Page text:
A man who had served over 13-years in an Illinois prison for a murder he did not commit, was granted clemency last week by Gov. Pat Quinn. Alan Beaman (42) had been convicted of first-degree murder of his girlfriend, Jennifer Lockmiller, and sentenced to 50 years in prison in 1993. The Illinois Supreme Court reversed the conviction on May 22nd, 2008 and remanded it back to the trial court for a new trial. Beaman was released from prison after the decision on bond and eventually received a “Certificate of Innocence” once new DNA evidence established the presence of two previously unknown men. The pardon was the final hurdle for Beaman.
On August 28th, 1993, Lockmiller’s body was found in her apartment in Normal, Illinois- she was a student at Illinois Wesleyan State University nearby. The autopsy revealed that she had been strangled with a cord from a clock-radio and stabbed with a pair of scissors many times. Multiple fingerprints were lifted from the scene. However, only one set remained unidentified. Her body appeared to be staged in such a manner to suggest that she had been raped. At the trial, the state was successfully able to argue that Beaman had the motive and opportunity to kill her. The defense had attempted to introduce evidence relating to an alternative suspect identified in appellate proceedings as “John Doe.” The theory was that the defendant had a constitutional right to blame the murder on someone else, however, the state convinced the trial judge that the defendant’s claim that “John Doe” had anything to do with the murder was based upon conjecture and “speculative” theory; the defense, at the time, had no specific evidence to support the claim. Moreover, the state avowed to the court that they did not have any evidence to support a claim that a third-party killed Lockmiller. The state then proceeded to call two other possible suspects (not John Doe) to testify who had alibis; they then argued all the suspects except Beaman had an alibi.
During later post-conviction proceedings, the defense was able to establish that the state was in possession of evidence pertaining to John Doe that would have been useful to the defense and admissible at trial because it wouldn’t have been considered “speculative.” Specifically, the defense established that “John Doe” had: (1) failed a polygraph examination; (2) had been charged with domestic battery and possession of marijuana with intent to deliver prior to Beaman’s trial; (3) he had physically abused his girlfriend on numerous prior occasions; and (4) his use of steroids had caused him to act erratically. On appeal, the defendant essentially argued that pursuant to the United States case of Brady v. Maryland, 373 U.S. 83 (1963), the state had violated his due process rights by failing to disclose this exculpatory evidence. The Supreme Court agreed and reaffirmed the holding in Brady that a defendant’s right to due process of law is violated when a prosecutor fails to disclose evidence to the defendant when: (1) the evidence is favorable to the defense because it is either exculpatory or impeaching in nature; (2) the evidence was suppressed by the state either willfully or inadvertently; and (3) the accused was prejudiced because the evidence is material to guilt or punishment. The evidence is “material” if there is a reasonable probability that the result of the proceeding would have been different had the evidence been disclosed. It was immediately clear to the court that this evidence was material and the defendant deserved a new trial.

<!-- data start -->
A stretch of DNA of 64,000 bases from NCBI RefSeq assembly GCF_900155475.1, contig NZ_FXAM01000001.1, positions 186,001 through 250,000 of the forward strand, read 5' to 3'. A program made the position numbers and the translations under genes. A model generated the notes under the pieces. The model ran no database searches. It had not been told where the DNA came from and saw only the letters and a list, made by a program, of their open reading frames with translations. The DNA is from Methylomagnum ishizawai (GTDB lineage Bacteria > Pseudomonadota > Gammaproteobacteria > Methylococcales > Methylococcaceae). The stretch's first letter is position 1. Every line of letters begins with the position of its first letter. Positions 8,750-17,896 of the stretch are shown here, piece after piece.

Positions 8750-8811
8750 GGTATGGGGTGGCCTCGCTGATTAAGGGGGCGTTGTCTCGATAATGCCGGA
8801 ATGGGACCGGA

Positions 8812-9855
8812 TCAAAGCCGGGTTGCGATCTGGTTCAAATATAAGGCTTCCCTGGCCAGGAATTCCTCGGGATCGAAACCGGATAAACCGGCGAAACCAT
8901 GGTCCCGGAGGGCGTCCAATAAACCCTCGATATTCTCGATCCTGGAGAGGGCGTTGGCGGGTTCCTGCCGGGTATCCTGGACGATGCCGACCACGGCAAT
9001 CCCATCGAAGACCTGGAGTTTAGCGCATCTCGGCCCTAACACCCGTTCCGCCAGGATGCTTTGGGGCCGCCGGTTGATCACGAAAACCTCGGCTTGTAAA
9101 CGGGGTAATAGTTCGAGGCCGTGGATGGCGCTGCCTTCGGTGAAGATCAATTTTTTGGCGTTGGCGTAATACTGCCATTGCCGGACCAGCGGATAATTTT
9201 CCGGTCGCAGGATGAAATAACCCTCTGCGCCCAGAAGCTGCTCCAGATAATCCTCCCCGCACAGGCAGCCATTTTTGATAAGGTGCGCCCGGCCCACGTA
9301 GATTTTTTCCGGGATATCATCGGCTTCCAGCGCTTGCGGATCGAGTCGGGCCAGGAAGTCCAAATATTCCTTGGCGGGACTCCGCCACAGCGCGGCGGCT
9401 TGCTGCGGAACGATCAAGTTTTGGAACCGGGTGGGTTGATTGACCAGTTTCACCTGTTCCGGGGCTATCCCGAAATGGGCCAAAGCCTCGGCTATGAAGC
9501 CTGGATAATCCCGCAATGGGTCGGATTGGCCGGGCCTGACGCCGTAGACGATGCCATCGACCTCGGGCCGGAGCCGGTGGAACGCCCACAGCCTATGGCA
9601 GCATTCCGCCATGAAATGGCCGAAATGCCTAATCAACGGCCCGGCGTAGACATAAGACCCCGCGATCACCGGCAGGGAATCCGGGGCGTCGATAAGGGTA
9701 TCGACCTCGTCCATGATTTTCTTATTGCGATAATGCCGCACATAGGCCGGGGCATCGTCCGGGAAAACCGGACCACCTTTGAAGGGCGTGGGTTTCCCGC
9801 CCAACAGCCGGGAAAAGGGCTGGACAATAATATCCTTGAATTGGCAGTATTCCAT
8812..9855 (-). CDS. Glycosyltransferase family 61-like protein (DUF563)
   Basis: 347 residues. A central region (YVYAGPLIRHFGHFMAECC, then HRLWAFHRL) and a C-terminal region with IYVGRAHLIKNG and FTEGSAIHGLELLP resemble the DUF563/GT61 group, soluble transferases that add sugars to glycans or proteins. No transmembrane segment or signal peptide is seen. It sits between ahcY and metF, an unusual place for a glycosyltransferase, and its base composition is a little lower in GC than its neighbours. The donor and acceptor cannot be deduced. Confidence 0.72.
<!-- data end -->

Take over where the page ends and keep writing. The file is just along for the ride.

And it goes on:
COMMENT: While not explicitly referring to this case, it is worthy to note that defense lawyers routinely request discovery in their client’s cases. It is also common to specifically request the so-called Brady evidence. It is not enough that a particular prosecutor does not have in her/his possession potentially exculpatory evidence- they have a DUTY to request such information from the police and detectives who are investigating the case. Prosecutors are “Ministers of Justice,” and they are ethically and legally compelled to search for the truth and not only focus on convictions. When the police or prosecutors hide exculpatory evidence, everyone loses. The defense lawyers must play by the same rules. There are numerous lawsuits being filed each year in this country, and many of them have cost the taxpayers millions of dollars. And in those cases where the evidence is never disclosed or discovered, innocent people end of languishing in prison for crimes they did not commit.